For Heather Rivera, AM’05; Jonathan Kim, AB’21, AM’21; and “Cherry” Yue Ying, AB’21, AM’21, humanistic training has been an asset to their technology careers, providing all three with skills and perspectives that set them apart.

Heather Rivera, AM’05
Vice president of strategy, corporate development, and partnerships at Instacart

When Heather Rivera told her boss that she was planning to leave a promising career in banking to pursue a master’s degree in the humanities, “he looked at me like I had four heads.”

But she was sure of her choice. “The common thread throughout all of my experiences, which remains today, is learning,” Rivera says. “The way I made my career decisions was really based on where I felt like I was going to learn.”

And Rivera felt a pull toward art history, which she’d discovered during her senior year at the University of Virginia and wanted to understand more deeply. UChicago’s Master of Arts Program in the Humanities (MAPH), which offered both breadth and depth, was a perfect match.

A grant from the Karla Scherer Foundation made the decision to go back to school less daunting. The support from Karla Scherer, AM’99— who, like Rivera, had a career in business before earning a humanities degree—“is a great example of women leaders opening the door for other women to become leaders.”

While Rivera ultimately decided against a career in academia, her experience at UChicago taught her to trust herself. “It built up my confidence that I could ramp up quickly on any subject,” she says, “because if you can read through Heidegger and have some sense of what he’s talking about, you can do most anything.”

The curiosity and broad base of knowledge she gained through the MAPH helped fuel Rivera’s nearly 15-year career at Google, where she rose from a strategic partner manager for Google Checkout to vice president and global head of product partnerships for YouTube. Today, she’s helping to build the corporate strategy function and bolster the corporate development and partnerships teams at Instacart, the leading online grocery platform in North America.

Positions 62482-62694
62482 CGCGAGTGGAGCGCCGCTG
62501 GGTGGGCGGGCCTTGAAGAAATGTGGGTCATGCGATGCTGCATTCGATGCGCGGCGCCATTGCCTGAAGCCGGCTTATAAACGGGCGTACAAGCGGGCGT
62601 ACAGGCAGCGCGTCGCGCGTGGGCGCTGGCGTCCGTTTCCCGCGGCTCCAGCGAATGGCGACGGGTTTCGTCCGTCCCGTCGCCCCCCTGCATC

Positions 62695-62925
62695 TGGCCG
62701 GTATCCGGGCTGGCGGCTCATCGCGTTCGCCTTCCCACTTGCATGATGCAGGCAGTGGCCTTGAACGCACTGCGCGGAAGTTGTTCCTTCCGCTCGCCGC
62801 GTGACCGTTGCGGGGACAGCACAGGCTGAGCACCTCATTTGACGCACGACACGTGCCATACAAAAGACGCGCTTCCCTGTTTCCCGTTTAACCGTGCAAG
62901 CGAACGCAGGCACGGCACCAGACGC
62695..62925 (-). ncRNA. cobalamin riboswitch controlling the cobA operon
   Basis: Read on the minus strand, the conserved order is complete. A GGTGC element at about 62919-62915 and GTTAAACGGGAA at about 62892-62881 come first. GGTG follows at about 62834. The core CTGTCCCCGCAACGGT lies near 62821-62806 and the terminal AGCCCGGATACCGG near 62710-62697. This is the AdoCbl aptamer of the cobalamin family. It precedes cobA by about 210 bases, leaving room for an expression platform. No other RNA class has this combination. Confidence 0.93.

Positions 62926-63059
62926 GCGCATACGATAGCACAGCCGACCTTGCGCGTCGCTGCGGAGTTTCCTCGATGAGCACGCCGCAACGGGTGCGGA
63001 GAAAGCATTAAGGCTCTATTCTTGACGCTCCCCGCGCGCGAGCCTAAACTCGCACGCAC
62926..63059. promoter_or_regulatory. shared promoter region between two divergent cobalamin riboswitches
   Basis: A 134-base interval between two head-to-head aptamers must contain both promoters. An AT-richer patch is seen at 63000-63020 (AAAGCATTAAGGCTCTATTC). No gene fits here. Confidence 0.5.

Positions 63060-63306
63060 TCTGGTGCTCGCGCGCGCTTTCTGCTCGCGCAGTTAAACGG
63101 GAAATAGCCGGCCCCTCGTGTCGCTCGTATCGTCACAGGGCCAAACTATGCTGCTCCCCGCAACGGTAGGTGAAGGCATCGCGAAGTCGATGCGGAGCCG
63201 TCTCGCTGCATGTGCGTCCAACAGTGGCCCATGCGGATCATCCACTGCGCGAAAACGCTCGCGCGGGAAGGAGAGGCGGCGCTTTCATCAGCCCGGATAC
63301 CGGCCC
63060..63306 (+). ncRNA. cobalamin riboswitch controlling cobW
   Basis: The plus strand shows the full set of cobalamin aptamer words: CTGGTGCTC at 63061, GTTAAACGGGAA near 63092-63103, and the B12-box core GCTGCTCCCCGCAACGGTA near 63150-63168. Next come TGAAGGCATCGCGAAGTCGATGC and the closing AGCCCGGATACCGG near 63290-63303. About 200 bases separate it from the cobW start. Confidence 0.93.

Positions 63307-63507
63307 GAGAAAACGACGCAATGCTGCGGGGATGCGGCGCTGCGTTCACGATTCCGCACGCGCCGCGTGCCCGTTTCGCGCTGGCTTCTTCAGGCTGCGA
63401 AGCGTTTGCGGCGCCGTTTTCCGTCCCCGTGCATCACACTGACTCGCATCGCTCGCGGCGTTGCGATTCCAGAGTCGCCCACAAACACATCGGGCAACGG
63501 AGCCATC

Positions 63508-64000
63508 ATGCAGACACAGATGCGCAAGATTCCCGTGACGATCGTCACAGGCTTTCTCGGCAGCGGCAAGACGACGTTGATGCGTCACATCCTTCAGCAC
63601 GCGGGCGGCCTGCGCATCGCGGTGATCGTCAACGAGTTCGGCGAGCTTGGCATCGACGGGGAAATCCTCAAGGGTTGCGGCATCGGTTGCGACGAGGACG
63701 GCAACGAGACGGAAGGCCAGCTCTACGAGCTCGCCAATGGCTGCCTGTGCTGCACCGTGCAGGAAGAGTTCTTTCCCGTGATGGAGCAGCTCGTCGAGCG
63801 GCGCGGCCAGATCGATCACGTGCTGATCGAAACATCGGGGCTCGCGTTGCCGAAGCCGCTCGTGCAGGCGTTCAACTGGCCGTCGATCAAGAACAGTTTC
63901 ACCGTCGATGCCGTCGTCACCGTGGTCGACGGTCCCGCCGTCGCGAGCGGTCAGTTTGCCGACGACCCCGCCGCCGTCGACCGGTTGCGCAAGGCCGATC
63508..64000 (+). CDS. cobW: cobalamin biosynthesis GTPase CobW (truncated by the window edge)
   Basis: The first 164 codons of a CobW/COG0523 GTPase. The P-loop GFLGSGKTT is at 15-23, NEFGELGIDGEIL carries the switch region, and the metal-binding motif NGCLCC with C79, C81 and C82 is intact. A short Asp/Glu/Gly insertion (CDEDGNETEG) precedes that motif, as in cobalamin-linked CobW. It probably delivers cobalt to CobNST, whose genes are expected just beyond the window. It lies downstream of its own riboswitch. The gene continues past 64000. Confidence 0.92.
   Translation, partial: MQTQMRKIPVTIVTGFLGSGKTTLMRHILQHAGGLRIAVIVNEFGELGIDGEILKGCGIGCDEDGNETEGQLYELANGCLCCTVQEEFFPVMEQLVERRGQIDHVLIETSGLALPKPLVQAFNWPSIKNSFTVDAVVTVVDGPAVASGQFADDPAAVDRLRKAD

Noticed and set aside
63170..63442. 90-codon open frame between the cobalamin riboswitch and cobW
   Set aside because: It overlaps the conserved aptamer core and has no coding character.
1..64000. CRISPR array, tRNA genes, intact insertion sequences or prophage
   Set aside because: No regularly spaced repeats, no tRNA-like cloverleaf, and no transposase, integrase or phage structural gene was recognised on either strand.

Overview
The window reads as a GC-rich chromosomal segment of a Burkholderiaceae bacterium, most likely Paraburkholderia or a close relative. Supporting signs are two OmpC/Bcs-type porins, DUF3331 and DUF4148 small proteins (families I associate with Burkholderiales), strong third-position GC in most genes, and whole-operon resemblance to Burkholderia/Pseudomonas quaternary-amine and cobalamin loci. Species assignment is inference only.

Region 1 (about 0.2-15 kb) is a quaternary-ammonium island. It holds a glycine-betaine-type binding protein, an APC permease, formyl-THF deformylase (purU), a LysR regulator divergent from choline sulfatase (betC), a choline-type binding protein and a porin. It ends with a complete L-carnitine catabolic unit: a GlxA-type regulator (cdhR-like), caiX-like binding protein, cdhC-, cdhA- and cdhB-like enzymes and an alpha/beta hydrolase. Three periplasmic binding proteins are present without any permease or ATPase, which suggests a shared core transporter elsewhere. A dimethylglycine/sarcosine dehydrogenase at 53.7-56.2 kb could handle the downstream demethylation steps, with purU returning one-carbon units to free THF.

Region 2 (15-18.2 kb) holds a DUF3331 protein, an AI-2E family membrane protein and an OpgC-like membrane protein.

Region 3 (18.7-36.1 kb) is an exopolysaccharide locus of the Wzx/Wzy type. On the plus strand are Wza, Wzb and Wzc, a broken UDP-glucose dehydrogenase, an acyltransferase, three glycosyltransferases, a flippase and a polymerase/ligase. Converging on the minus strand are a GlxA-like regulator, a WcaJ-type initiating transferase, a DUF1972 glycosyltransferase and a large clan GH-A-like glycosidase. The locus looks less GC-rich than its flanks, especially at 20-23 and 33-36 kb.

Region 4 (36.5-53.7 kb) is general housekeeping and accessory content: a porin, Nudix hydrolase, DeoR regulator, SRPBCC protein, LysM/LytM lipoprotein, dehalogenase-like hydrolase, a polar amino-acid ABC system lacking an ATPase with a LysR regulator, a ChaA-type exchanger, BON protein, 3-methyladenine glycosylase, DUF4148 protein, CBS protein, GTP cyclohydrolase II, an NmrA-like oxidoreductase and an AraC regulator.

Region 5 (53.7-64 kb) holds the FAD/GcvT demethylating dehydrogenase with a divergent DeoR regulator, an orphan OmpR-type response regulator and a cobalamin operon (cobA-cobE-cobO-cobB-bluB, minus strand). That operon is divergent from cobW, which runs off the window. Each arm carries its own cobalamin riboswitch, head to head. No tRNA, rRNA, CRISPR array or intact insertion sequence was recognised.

Often Rivera’s work has involved acting as a translator between the engineering and business sides of a company—a capability she traces back to her humanities training, which taught her to debate, think critically, and see multiple sides of a given issue. “Those are not necessarily skills I had honed up to that point,” she says. “And they have served me well, in business and in life.”

While Rivera didn’t originally envision a career in technology, she’s stayed for the ability to work on projects with wide influence. “Tech scales across boundaries, whether it’s geographical boundaries or socioeconomic boundaries and more,” she says. “The impact you can have is outsized.”

And there’s certainly a place for humanists in it all. “Even if you don’t have formal engineering training,” she notes, “you can absolutely add value. People who bring good listening skills, critical thinking, and questioning are so vital to any discussion.”

Jonathan Kim, AB’21, AM’21
Software engineer, McMaster-Carr

As a classics major in the College, Jonathan Kim would often think about how to translate Latin in the most direct and elegant way possible, finding ways to capture both the ideas and the language. Today, as a software engineer for the industrial distributor McMaster-Carr, he finds himself asking much the same question: “Is there a more efficient way to express the idea that you have in your code?”